Janet DiFiore to step down as chief judge of New York's highest court
In a surprising move, the head of New York's highest court will step down after more than six years of overseeing the state court system.
Chief Justice Janet DiFiore says she's ready to move onto the next chapter of her professional life but didn't say what the plans are yet.
DiFiore could have stayed on the bench until 2025 when she would have reached the mandatory retirement age of 70.
Instead, she sent a letter to her colleagues saying she's leaving at the end of August.
"It was a bit of surprise. I don't think anybody had any inkling that she was going to step down," says state Assemblyman Ken Zebrowski.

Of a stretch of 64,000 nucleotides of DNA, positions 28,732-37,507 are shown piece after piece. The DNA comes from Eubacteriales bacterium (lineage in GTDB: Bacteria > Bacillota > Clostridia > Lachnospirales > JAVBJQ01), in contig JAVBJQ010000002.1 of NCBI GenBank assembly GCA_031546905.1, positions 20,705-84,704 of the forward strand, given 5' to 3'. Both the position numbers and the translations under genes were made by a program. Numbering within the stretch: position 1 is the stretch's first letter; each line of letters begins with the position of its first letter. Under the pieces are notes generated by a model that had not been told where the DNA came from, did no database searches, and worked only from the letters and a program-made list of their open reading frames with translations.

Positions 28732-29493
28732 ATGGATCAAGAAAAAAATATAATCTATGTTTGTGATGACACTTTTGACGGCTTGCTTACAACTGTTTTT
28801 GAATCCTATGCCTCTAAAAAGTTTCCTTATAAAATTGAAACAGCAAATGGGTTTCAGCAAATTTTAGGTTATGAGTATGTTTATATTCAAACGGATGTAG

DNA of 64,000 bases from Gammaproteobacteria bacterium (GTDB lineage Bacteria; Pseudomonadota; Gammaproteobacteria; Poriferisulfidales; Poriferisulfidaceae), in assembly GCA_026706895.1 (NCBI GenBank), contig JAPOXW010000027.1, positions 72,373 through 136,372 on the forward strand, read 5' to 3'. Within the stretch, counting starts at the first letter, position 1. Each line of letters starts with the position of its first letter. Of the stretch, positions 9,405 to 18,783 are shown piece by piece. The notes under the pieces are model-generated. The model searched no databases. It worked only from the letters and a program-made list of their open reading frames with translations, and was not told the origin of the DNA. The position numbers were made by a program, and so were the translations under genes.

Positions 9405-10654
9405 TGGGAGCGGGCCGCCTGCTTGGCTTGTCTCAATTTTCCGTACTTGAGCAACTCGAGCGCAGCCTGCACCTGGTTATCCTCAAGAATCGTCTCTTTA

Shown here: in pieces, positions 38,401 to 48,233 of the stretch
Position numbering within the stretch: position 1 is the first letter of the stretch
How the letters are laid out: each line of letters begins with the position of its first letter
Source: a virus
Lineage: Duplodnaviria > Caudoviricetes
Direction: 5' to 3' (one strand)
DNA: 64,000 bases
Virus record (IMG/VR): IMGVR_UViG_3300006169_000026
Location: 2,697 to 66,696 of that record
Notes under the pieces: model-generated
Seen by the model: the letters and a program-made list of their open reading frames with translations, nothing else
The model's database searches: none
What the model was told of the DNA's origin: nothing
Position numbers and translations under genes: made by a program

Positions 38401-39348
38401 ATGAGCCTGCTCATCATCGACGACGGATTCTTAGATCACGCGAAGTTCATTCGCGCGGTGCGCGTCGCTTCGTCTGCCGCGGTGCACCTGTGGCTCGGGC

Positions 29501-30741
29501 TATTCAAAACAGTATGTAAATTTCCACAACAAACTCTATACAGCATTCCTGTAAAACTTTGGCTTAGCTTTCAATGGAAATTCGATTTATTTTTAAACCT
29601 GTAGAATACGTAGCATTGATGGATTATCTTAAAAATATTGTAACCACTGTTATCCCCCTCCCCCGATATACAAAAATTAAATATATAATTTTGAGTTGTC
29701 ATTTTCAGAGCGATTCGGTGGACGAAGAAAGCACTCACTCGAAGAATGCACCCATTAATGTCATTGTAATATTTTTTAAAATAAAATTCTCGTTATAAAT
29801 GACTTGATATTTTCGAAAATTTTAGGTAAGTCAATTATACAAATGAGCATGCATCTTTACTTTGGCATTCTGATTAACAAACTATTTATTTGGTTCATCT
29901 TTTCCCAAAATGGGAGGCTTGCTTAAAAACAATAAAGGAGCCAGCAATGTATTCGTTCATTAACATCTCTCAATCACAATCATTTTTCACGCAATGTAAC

Her tenure was defined by tackling case backlogs and delivering high-quality court services even during the pandemic, according to her letter.
She served as the Westchester district attorney from 2006 to 2016 before then-Gov. Andrew Cuomo nominated her to the New York Court of Appeals.
Her announcement comes three months after she wrote the majority ruling that found Democrats unconstitutionally gerrymandered congressional and state Senate lines to their benefit.
Despite leading a bench of all Democratic justices, the Court of Appeals has leaned more moderate than the Legislature.
The Supreme Court rulings overturning abortion rights and easing restrictions on concealed carrying guns will likely influence this pick.
Gov. Kathy Hochul has already appointed one judge to the Court of Appeals last year, the rest are made up of Cuomo's picks.
A judicial nomination commission will screen candidates and give seven to Hochul who will choose one to be confirmed by the state Senate. The expectation is this will all take place before the November general election.